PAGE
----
06-24-2013 08:47 PM
I need a tutorial or a step by step instruction that I can follow. I have downloaded the complete manual and thoroughly read and studied it. My last Canon was the AE1program purchased in 1984 and used for 20 years, always on the automatic setting. Since 2004, I have used a Kodak automatic camera. I am overwhelmed by the settings on this wonderful new camera I just received as a gift 5 weeks ago. I found one tutorial for setting C1 & C2 to be used respectively for birds in the distance and macro shots. This is exactly what I need but not exactly the settings as described in the tutorial. Also, the videographer does not explain how to set the settings but assumes the viewer already knows that.
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06-27-2013 12:53 PM
06-27-2013 03:53 PM - edited 06-27-2013 03:56 PM
I do appreciate getting your response. However, I am more a nature hobbyist than a photographer. I do not speak the language of photography & at 65, I do not intend to learn. I intend to use everthing on this camera as automatically as possible. That does not mean I am just going to set it on Auto and shoot. I need to control the focus. I want to shoot multiple frames and I want to learn to use the focus tracking. I mostly shoot birds and butterflies wherever I find them. I don't find that I would have time to mess with camera settings in these situations although I realize that the best photographers do that. I just use the pictures for myself and a few friends and I never print them. I am keeping this camera so I do not need reviews. I think this guy is telling me what I need to know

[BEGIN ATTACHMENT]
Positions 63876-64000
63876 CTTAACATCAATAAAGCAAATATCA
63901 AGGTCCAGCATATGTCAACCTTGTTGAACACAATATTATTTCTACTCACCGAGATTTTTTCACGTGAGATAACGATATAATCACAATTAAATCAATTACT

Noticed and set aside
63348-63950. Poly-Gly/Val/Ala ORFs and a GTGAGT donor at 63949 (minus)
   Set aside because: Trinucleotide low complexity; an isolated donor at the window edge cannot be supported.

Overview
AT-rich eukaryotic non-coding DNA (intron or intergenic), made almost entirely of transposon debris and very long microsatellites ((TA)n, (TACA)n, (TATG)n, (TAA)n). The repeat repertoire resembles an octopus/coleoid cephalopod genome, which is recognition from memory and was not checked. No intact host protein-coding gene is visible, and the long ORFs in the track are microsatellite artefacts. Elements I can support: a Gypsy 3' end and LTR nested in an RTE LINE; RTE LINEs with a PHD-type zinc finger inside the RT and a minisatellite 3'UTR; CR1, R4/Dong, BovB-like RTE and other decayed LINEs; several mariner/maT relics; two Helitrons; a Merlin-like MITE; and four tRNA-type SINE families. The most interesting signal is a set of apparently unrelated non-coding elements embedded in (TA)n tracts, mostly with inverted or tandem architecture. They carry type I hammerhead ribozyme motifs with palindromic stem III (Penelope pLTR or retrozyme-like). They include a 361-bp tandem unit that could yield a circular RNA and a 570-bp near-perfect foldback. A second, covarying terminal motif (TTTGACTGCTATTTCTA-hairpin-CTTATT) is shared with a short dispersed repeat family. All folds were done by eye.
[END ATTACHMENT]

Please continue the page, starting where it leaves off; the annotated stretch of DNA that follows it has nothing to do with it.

https://www.youtube.com/watch?v=Zh3567vQQVY but he is going too fast and skipping over the steps on how to actually choose these settings. Also, I do not want to use the Tv mode as he is doing because I do not want to set the ISO. I will try the sports mode on birds next as you demonstrated.
Thanks again for your response. Your pictures are wonderful.
06-27-2013 09:25 PM
If you want better results invest about 1 hour learning the important controls. Understanding ISO & Tv is relatively easy & will advance your skills & results Learn those, what AI Servo is & how to use Exposure Compensation
06-28-2013 04:47 PM
Thank you. I have all of that. I need guidance on which menu settings are best for what please on this specific camera. Particularly moving birds & butterflies (as in far & close in) in bright light and and shadows. And I want to be able to grab the camera and shoot quickly before the subjects get away.
06-28-2013 05:10 PM
The problem is that there isn't a setting that does all that. It's done using combinations of settings best for the situation & available light. The other option is Sport mode but it's still a compromise but at least it starts by using the light meter to choose the rest of the settings.
06-28-2013 05:22 PM - edited 06-28-2013 05:31 PM